The letter alleges the emails also expose Redd’s “contempt and harsh religion-based judgment toward not only those who seek social justice and inclusive, honest history instruction (presumably including members of our Organization) but also toward members of the LGBTQ community, with special venom directed at transgender students.”

The Hanover NAACP did not immediately respond to a request to review the emails and Redd did not respond when 8News reached out for this story.

“It is true that Mr. Redd was not happy with the renaming of Lee-Davis and Stonewall to Mechanicsville and Bell Creek,” Supervisor Peterson said Tuesday in an email to 8News. “He was one of many alumni and residents of eastern Hanover County who felt that the name changes should not take place until such time as the schools are relocated. I was of that same opinion.”

Redd replaced Sterling Daniel, who Hunter-Jordan noted as the third school member who lost their seat after backing the effort to rename the schools.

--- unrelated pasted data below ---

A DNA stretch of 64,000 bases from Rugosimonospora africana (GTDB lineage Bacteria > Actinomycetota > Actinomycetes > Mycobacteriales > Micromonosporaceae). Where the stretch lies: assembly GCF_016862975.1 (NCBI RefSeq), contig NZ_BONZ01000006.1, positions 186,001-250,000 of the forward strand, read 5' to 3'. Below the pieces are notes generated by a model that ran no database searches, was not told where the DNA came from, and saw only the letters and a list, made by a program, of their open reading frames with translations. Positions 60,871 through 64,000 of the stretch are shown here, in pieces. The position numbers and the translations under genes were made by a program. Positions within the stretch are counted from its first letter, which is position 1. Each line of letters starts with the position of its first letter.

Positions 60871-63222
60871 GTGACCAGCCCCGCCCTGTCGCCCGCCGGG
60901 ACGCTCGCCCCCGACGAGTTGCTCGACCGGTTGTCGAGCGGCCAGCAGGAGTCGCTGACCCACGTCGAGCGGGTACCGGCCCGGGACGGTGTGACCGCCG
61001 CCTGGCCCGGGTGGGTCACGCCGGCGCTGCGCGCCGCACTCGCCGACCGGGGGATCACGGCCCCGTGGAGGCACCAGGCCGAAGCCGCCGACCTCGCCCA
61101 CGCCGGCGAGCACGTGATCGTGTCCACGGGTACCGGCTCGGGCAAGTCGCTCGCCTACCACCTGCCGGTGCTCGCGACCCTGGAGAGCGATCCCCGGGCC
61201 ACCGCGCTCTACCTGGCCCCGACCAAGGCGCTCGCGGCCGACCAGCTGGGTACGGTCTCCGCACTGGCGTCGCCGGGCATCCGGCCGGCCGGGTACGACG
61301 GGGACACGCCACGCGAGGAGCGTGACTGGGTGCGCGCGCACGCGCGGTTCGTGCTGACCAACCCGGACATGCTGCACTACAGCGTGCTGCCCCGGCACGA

The local chapter believes Redd is unqualified to serve on the board and unable and unwilling to comply with the code of conduct for school board members and goals set out by the board, Hunter-Jordan wrote.

“I am afraid that Ms. Jordan’s letter inputs a lot of things into Mr. Redd’s statements based on perceptions and not on the fact that he has emphasized that he intends to treat all students equally,” Peterson wrote in the email. “It is true that he openly proclaims his Christian faith.  Being a person of faith, whether it be Christian or other, is no impediment to serving our community justly.”